Dissociative Identity Disorder (D.I.D.) Multiple Personality Disorder
Many survivors live with DID, but information about the condition is often shadowed by stereotypes and misinformation. This article aims not only to give clear information about DID to people who live with the condition, but also to people who work with and support them and to raise awareness and accurate information.
What is Dissociative Identity Disorder (DID)?
Someone with DID experiences shifts of identity as separate personalities. Each identity may take control of behaviour and thoughts at different times. Each has a distinctive pattern of thinking and relating to the world. Severe amnesia can mean that one identity may have no awareness of what happens when another identity is in control. DID is generally considered a “disorder” rather than a mental illness because it is not caused by abnormal brain chemistry, but rather a normal brain responding to the abnormal experience of overwhelming trauma.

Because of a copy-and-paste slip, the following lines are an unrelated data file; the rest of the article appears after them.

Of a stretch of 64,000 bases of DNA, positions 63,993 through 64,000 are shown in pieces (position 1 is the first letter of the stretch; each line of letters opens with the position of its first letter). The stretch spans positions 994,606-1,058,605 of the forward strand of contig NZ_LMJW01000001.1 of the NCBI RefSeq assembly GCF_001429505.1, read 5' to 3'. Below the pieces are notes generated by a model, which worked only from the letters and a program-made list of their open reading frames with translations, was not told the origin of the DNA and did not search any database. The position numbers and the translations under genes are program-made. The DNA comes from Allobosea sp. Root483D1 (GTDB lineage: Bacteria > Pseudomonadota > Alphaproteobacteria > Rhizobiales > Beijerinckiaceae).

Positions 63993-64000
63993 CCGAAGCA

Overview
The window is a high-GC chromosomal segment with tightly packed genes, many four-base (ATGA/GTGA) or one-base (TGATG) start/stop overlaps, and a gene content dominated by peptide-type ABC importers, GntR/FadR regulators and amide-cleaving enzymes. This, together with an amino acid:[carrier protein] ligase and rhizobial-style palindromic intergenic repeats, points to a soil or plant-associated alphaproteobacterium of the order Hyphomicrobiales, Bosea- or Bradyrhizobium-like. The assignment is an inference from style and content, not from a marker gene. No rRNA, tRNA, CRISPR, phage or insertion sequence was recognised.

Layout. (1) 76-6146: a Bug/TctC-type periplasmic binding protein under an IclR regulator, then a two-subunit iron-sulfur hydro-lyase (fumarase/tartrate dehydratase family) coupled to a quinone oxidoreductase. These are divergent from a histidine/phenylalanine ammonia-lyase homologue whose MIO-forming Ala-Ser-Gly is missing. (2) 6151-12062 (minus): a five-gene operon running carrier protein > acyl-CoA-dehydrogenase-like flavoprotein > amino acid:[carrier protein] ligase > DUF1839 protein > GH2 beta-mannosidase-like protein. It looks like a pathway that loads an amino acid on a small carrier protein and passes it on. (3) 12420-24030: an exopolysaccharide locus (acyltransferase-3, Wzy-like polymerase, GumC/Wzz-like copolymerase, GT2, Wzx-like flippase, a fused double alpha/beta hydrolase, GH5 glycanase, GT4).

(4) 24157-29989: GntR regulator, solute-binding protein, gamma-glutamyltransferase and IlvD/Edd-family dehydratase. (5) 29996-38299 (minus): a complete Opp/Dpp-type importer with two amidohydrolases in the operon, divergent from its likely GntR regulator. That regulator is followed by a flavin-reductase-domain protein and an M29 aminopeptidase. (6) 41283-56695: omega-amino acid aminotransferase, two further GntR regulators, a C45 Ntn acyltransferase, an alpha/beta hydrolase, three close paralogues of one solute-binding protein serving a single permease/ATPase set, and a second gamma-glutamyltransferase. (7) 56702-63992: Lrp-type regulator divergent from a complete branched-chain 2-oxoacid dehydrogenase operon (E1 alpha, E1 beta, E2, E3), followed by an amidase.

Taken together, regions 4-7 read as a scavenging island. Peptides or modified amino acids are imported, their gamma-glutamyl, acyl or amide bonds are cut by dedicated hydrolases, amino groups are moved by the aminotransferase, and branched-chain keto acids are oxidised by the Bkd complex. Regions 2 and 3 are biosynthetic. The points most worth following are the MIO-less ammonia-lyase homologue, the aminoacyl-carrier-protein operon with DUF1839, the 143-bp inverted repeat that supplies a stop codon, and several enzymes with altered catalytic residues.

People fragment their personality in an effort to find safety and escape trauma. Dissociation of this kind begins with a person telling herself, “I am not here; this is not happening to me; I am not in this body”. It is important to remember that a person with DID is likely to be highly intelligent, resourceful and creative. These same attributes will be of help if that person wishes to address the discord between identities. “I watch a body that looks like me, doing things I’m ashamed of. I can’t will myself back into that body. I can’t control its movements, its thoughts, its feelings. I can only watch and feel the shame and fear. It’s alarming to see the newspaper date, five days ahead of the date I know it to be. It’s frightening to “wake” with the razor in my hand, my arms bleeding and yet know I could never cut myself.”